Business Bhutan - - Editorial - The writer works at READ and blogs at nawang­pen­star.com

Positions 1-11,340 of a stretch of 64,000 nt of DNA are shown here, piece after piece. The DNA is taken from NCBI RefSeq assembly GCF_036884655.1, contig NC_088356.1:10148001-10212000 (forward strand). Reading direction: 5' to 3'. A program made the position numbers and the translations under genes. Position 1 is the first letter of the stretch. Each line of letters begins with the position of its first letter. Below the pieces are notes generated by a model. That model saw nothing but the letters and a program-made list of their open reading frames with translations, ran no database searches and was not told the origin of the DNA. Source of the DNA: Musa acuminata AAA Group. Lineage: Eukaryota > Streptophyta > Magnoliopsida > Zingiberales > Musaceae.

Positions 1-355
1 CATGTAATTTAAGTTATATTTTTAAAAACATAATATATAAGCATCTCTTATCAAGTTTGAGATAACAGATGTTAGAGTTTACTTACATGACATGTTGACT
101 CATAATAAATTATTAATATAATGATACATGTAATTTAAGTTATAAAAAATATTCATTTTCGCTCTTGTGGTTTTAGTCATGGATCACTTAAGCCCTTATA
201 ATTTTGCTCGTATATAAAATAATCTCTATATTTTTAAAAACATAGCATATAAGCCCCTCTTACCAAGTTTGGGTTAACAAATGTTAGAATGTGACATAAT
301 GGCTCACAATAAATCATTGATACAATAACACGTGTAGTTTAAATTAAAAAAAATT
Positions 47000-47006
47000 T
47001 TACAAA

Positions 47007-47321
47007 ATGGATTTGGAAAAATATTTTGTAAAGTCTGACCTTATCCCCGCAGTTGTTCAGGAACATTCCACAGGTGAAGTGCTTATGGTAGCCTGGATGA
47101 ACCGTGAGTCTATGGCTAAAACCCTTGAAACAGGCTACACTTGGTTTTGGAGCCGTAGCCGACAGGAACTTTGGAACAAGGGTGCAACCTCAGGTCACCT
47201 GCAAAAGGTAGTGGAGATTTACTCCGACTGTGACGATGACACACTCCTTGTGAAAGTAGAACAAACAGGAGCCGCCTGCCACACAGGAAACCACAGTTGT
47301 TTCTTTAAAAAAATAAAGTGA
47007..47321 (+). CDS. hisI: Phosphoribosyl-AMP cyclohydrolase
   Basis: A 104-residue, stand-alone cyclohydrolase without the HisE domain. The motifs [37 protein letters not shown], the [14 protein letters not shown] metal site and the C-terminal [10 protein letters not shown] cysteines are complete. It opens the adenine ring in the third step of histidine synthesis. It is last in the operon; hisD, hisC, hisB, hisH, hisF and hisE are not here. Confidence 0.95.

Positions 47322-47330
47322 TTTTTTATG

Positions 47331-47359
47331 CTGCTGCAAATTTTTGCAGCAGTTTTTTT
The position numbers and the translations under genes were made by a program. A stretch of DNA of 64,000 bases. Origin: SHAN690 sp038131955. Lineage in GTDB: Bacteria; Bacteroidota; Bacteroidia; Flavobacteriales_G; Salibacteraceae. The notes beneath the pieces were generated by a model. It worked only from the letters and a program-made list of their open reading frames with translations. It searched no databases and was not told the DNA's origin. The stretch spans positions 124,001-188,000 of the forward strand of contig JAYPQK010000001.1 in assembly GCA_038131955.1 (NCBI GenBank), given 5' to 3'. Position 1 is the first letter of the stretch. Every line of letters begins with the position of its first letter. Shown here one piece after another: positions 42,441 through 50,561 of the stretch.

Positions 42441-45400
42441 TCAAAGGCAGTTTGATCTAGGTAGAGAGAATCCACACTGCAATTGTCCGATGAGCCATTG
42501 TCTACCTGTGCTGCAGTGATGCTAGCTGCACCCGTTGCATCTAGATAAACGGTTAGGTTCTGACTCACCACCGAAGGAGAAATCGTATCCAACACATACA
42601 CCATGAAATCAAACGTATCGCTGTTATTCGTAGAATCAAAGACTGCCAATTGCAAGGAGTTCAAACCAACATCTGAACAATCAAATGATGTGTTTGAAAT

One of our most sig­nif­i­cant events this year is that of Bhutan’s ex­port­ing of eggs to In­dia. A few years ago, we were im­port­ing them – in truck­loads. This goes to show that we have the po­ten­tial to grow and progress as a coun­try, pro­vided we put in a lit­tle more ef­fort and work harder. Did you know, Bhutan to­day has 422,648 hens and pro­duces 251,678 eggs a day? In July 2016, Bhutan Agri­cul­ture and Food Reg­u­la­tory Au­thor­ity (BAFRA) banned the im­port of chilies from In­dia rea­son­ing that the lab­o­ra­tory tests con­ducted con­firmed pres­ence of pes­ti­cides. And right there was our op­por­tu­nity to grow on our own. The news was like win­ning a lot­tery and it sure was a boon to many a Bhutanese chili grow­ers, as they now had ready mar­ket san com­pe­ti­tion from cheap chilies from across the bor­der. Then came the ‘off sea­son’. That is when the price of chilies un­rea­son­ably shot up as high as Nu. 300-400 per kg. It was un­rea­son­able and day­light rob­bery, many peo­ple protested. And then peo­ple took to the so­cial me­dia. News­pa­pers, ra­dio sta­tions, na­tional tele­vi­sions were filled with noth­ing but chilies. “Can chilies bring down a gov­ern­ment,” some­one posted on Face­book. And then the au­thor­i­ties had to look for op­tions in chilies from Kolkata, In­dia. And with that, we have lost our op­por­tu­nity. The ban was an ex­cel­lent op­por­tu­nity for our farm­ers to grow and grow more. BAFRA’s ban of chilies was our golden goose. But now we killed it, for good. At this rate, we can never be self-suf­fi­cient. We will al­ways need to im­port veg­eta­bles from In­dia and more so in winters. But Bhutan is not like In­dia. We have places that stretch from 100 me­ters and rise to above 5,000 me­ters above the sea level. And such dif­fer­ences in el­e­va­tion means we can grow veg­eta­bles through­out the year. Yes, even chilies can be grown all year around, in dif­fer­ent places – south, east, west and cen­tral. That’s the bless­ing we have in Bhutan. When it is the so-called ‘off- sea­son’ in the south, it would be the right sea­son for th­ese veg­eta­bles in cooler re­gions, and vice-versa. Who knows just like our egg-story, our chilies may find their ways to In­dia, too? But now our farm­ers would not grow chilies more than they can con­sume as Bhutanese mar­kets will be filled with cheaper op­tions. Where is the in­cen­tive to grow more? I hoped that the ban would trig­ger many good things in the coun­try. But it is a lost op­por­tu­nity now. Our greedy mid­dle­men man­aged to kill our golden goose. Th­ese greedy peo­ple de­serve all our praises! But again, how can we blame them? Come to think of it, do they con­trol the prices? It is the mar­ket forces. Higher the de­mand and lesser the sup­ply – per­fect com­bi­na­tion – for higher prices of goods and ser­vices. Sim­ple eco­nomics.

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